Mark Watches ‘Angel’: S05E10 – Soul Purpose

In the tenth episode of the fifth season of Angel, Spike is recruited for good while Angel struggles with a growing sense of inadequacy. Intrigued? Then it’s time for Mark to watch Angel.

Oh, this is just frustrating. It’s great! I enjoyed this surreal episode, but NOOOOOO. STOP IT. DON’T HURT MY BABIES. They were all so close to discovering the truth, but then they just let Eve walk out of the room??? NO, CHASE AFTER HER, Y’ALL. FOR REAL.

Oh gosh, there’s still so much here to talk about! Let’s split it up by THE TWO VAMPIRES WITH A SOUL. l o l oh my god I ACTUALLY WANT SPIKE AND ANGEL TO GET ALONG FOR ONCE.


This episode purposely takes Spike on a journey that parallels Angel’s own story from “City Of…” EXCEPT EVERYTHING IS BACKWARDS AND MESSED UP. Spike speaks to someone named Doyle who has been given the power to get visions of people in need. Except “Doyle” is actually Lindsay in disguise, and the visions are entirely manufactured by him. (And probably Doyle, too.) Even more horrible is the fact that Spike actually met Doyle once in “In The Dark.” Well, he didn’t know who that was at the time, but Lindsay even dresses like Doyle. Oh my god, Angel is going to tear Lindsay to pieces when he finds out what Lindsay has been doing. So would Cordelia if this show wasn’t keeping her in a totally unmentioned coma offscreen. Will remain bitter until the end of time.

What’s so infuriating about “Soul Purpose” is that Lindsay and Eve’s con is so perfectly suited for Angel and Spike during this specific time in their lives. Spike has no interest in working for a company at all, he doesn’t know what his role in the world is, and he’s certainly not evil anymore. So what does he do? Out of nowhere, a man shows up, claiming to know intimate details of his life, who’s also responsible for sending the amulet to Wolfram & Hart and re-corporealizing Spike. Spike can’t see how this is a manipulation on Lindsay’s part because it’s much more comforting for him to think that he matters more than Angel. While this new mission in life makes Spike feel better about his moral standing, it’s also a way to exploit Spike and Angel’s competitive past. It’s so brilliant, and that’s why I hate it! UGH, SPIKE, YOU ARE TOTALLY FALLING FOR THIS. Granted, watching Spike turn into a stereotypical hero is hilarious. Oh, he’s completely eating up the attention. I know it was only a dream, but it reminds me of his photoshoot scene from “Restless,” you know?



On the flip side, Eve’s use of the Selminth parasite creates a disparity in self-esteem, one that is meant to convince the Senior Partners that they’ve chosen the wrong vampire with a soul to back. Honestly, I don’t understand this at all. I don’t see how this could possibly benefit either Eve or Lindsay, so I imagine that this is being kept from me on purpose. So let’s instead deal with the implications of the hallucinations on Angel. It’s no secret that Angel feels uncomfortable with the moral arrangement at Wolfram & Hart. That’s been a common element to most of the episodes of season five. On top of this, the events of “Destiny” have caused him to doubt his role in the Shanshu Prophecy. Is he really the one who the prophecy is meant for? So what Eve and Lindsay do is exploit the doubt that’s already been cast inside his mind. It’s a way to make their plan more foolproof. It’s not good enough to make Spike look like the better vampire; they’ve got to make Angel feel worse.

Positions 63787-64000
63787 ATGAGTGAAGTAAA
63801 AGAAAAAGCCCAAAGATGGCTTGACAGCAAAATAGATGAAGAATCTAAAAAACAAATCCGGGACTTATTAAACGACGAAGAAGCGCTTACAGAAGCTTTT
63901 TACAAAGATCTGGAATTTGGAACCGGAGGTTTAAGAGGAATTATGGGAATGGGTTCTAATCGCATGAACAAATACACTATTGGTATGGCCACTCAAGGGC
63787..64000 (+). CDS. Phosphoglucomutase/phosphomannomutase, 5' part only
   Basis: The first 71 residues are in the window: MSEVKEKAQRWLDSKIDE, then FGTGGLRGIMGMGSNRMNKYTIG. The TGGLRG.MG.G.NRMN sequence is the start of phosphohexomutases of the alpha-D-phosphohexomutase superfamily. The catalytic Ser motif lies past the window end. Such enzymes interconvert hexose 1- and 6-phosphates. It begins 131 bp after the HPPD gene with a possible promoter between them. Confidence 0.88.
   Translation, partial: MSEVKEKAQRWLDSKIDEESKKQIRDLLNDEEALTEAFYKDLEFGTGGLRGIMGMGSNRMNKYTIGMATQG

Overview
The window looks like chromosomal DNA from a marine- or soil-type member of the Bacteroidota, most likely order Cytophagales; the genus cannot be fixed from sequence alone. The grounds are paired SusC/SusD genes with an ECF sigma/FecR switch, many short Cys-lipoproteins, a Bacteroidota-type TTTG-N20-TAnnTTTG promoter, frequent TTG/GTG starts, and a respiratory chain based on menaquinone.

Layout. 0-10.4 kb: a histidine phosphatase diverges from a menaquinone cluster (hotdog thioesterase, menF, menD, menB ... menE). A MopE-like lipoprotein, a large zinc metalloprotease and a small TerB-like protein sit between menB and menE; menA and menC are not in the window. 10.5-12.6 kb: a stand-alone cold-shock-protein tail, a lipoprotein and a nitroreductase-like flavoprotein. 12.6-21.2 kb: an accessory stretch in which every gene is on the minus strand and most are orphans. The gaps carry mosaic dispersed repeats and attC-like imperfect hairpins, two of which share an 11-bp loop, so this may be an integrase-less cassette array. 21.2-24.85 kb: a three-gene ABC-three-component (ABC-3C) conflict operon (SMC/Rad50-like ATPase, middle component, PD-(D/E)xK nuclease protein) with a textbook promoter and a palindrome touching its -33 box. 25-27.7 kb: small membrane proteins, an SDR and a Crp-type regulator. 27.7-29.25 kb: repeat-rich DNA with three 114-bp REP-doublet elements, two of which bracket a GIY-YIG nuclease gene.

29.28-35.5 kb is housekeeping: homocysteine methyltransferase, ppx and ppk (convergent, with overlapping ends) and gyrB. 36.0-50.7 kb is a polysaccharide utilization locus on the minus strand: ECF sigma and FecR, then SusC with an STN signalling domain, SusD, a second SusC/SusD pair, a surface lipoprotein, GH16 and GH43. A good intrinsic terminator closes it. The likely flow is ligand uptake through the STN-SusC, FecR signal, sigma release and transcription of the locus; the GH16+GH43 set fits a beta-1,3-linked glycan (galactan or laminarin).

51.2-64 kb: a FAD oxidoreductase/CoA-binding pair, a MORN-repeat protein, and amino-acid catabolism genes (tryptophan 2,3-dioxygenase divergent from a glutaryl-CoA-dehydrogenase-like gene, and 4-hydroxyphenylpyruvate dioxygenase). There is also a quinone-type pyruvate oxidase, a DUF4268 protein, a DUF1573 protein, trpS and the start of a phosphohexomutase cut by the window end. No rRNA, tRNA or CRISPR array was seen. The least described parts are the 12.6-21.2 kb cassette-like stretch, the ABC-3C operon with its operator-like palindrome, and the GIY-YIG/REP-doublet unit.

This is done through a series of increasingly bizarre dreams that all involve Angel’s sense of emptiness and listlessness. Now, I don’t want to ignore how hilariously weird these dreams are. I mean, seriously, there’s a giant brown bear in his dream with Fred. Okay, I don’t think that really has any meaning, and I have desire to analyze that. But this first dream gives Angel the idea that he is not just literally empty, but that he has nothing left to offer the world.

It only gets worse for him. The apocalypse is nothing but a form of entertainment. No one expects Angel to save the day. No! That’s simply not the case when they’ve got Spike around! And in a neat reference to “The Cautionary Tale of Numero Cinco,” Angel becomes the ignored mail delivery man while Spike’s heroism is celebrated with cake and his humanity. Of course these scenes are ridiculous, but the melodramatic nature of them is pretty damn accurate for the type of person Angel is, you know? I read them as absurd examples of the fears that Angel was dealing with. Inadequacy. Irrelevance. Emptiness. If Lindsay and Eve could fill Angel with enough doubt, he’d do most of their work for him.

Ultimately, that’s what I’m worried about. While the group might be suspicious of Eve now more than ever before, Spike still thinks he is doing good in the world. Which… well, he might be. I don’t know how much Lindsay is orchestrating all of this. But Spike and Angel have now been deliberately pitted against one another because of this prophecy, so that means they’ll have to do something impossible in order to fight back against Lindsay and Eve:

Get along.


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About Mark Oshiro

Perpetually unprepared since '09.
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